09/25/12

Insects and other foods the trout should be eating:
Hatching:
1.    BWOs (Little and Eastern BWOs)
2.    Little Yellow Quills
3.    Little Yellow Stoneflies
4.    Slate Drakes
5.    Needle Stoneflies
6.    Mahogany Duns

Most available/ Other types of food:
7.    Sculpin, Minnows (Streamers)
8.    Craneflies
9.    Beetles
10.  Grasshoppers
11.  Ants

Fly Fishing Strategies - Which Fly To Use - Coming Week
The recent cooling trend in the weather turned on the master fly fishing switch. Just when things
appeared to be slowing down for the fall season, the change in the weather fired up anglers from
coast to coast. Until recently, most of our Perfect Fly customers planning to fish the Smokies were
mostly the serious type. It appears the backcountry campsites will be very busy during the month of
October. The recent cooling trend changed that because in terms of activity and excitement, the
past few days have been more like the beginning of the spring season than autumn. Everyone
wants to take advantage of the excellent weather.

Today will be mostly sunny, with a high near 75. It will warm back up a little on Wednesday.
Thursday will bring the first slight chance of rain. Friday will be about the same. The change for
rain increase a little for Saturday but as of now, they are only showing a 30 percent chance. The
highs will drop back down to near 74. Sunday will remain about the same.

I'm betting the chances of rain will be increased by the National Weather Service the closer it gets
to the weekend. It may be more wishing than thinking because we could use some more rain. The
streams are in perfect shape right now but it will take some more precipitation to keep them that
way.

Remember: The key is to imitate the insects and or other food that's most available and easiest
for the trout to acquire. As I have been doing this second year strategy go-around, for comparison
purposes, I'm first showing last years strategy article:

Last Year: We didn't get near the amount of rain I expected to see yesterday. Most of the park
received from a quarter to a half inch of precipitation. A few small areas got almost
three-quarters of an inch. It has made little change in the low to normal stream levels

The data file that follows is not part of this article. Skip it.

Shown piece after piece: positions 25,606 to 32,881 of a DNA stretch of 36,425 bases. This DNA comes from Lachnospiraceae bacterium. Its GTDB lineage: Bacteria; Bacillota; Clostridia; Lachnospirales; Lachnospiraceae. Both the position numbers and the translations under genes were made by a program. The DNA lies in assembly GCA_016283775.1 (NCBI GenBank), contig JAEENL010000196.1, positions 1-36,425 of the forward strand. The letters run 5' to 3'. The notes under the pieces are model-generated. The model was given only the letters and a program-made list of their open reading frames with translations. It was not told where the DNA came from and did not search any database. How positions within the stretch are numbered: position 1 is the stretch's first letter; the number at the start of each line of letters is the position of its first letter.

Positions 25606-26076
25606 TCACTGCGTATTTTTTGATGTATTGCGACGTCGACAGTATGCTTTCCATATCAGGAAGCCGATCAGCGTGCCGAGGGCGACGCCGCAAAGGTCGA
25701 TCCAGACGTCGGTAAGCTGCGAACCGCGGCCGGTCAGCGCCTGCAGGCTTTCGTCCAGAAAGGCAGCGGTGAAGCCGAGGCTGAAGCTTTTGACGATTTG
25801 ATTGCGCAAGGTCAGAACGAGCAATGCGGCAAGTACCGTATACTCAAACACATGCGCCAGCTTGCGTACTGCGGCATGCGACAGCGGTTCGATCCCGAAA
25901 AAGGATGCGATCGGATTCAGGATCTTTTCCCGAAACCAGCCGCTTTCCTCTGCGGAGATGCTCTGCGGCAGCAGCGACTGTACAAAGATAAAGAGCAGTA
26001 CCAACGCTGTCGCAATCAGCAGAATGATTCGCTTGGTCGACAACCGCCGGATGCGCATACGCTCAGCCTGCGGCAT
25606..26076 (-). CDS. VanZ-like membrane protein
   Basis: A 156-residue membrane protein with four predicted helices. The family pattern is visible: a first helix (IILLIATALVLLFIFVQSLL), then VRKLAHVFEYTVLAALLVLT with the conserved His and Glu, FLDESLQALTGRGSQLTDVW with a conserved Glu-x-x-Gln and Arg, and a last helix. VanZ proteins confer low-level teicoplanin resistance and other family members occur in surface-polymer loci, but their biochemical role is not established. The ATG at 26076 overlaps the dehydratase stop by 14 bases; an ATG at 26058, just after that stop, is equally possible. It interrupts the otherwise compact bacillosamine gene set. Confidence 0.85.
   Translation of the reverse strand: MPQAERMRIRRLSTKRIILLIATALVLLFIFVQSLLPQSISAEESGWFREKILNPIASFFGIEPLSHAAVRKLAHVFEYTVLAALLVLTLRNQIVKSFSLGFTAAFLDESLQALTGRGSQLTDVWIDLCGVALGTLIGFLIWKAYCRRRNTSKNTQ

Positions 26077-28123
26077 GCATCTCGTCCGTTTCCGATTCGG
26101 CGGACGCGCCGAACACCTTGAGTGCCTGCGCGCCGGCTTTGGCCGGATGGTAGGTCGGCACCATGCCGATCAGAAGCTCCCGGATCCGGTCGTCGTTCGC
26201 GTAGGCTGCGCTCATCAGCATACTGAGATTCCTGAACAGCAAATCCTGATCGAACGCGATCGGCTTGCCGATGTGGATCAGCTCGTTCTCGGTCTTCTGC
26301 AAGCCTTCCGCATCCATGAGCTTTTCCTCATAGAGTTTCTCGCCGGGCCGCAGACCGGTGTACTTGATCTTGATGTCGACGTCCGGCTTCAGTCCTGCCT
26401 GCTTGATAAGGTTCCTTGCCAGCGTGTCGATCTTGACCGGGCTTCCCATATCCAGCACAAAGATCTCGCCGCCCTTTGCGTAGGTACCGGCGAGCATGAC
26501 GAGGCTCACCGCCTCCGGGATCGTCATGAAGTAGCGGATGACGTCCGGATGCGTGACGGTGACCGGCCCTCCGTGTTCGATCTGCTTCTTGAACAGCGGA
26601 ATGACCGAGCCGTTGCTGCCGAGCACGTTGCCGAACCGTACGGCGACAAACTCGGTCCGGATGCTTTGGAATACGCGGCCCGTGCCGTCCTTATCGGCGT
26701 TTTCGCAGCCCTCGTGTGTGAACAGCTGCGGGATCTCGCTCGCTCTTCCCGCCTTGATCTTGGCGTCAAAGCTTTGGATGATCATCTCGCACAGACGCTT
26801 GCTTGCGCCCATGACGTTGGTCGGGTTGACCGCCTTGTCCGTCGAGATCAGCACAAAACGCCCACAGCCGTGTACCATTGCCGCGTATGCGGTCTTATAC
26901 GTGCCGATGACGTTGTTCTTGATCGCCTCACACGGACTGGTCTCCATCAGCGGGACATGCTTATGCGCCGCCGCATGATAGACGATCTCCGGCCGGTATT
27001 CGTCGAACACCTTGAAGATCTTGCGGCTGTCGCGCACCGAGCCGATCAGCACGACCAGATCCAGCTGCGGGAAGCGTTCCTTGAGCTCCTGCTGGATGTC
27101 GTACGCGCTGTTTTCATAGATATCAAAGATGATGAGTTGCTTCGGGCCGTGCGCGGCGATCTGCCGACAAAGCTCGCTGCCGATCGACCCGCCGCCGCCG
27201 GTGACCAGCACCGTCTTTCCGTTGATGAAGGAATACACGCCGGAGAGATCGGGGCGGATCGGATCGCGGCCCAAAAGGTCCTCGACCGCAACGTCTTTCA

that currently exist in the park.

Little River, which was getting fairly low, rose just a tad. Little Pigeon River, which was
relatively normal, changed very little, not even enough for me to be able to sneak up
on the large smallmouth I've recently discovered. The small amount of rain didn't even
get the water slightly dingy. Due to the very unusual location of these fish, I'm
beginning to think it's impossible to make a cast without spooking them. I keep
checking the water but for the last couple of weeks, there's hasn't been a reason to
even try. I did make an attempt just before it was cracking daylight two days ago, but I
spooked them when it was still dark.  I didn't even get into position to attempt to make
a cast. No, I'm not telling anyone exactly where because that would probably result in
the fish leaving the area for good.

All in all, the weather and stream conditions in the park remain in very good shape.
The rain was just enough to keep things normal. I checked out a few locations Sunday
afternoon between 1:30 and 4:30 PM including travel time to and from my home, but I
actually fished only about an hour. Most of the time I was in route to different
locations. I had to leave prior to the time any hatches should occur, so I didn't really
get to determine much in that respect.

My fishing schedule has changed drastically during the last year. I would normally
never fish the park on a weekend, rather fish a good bit during the week. I wanted to
fish yesterday (Monday) because of the low pressure system moving in, but fishing on
weekdays has become more and more impractical because Angie and I both are busy
getting Perfect Fly orders out.

I caught trout at each of the three different locations I fished, a total of seven. Since I
was checking the streams for staying up to date with this article,  I left each location
catching trout. It reminds me of fishing during the three day practice days of the
national B.A.S.S.tournaments I fished back when Mobby Dick was a minnow. You just
catch a couple of fish and leave to look for another spot to fish during the tournament.
I think some of the trout guides do that when they're trying to develop a strategy for
their upcoming clients but other than that, I doubt many anglers choose to leave when
they are catching fish. Doing so doesn't normally bother me, but in the case of my last
stop on the Oconaluftee River, having to leave did bother me. Being rather stupid and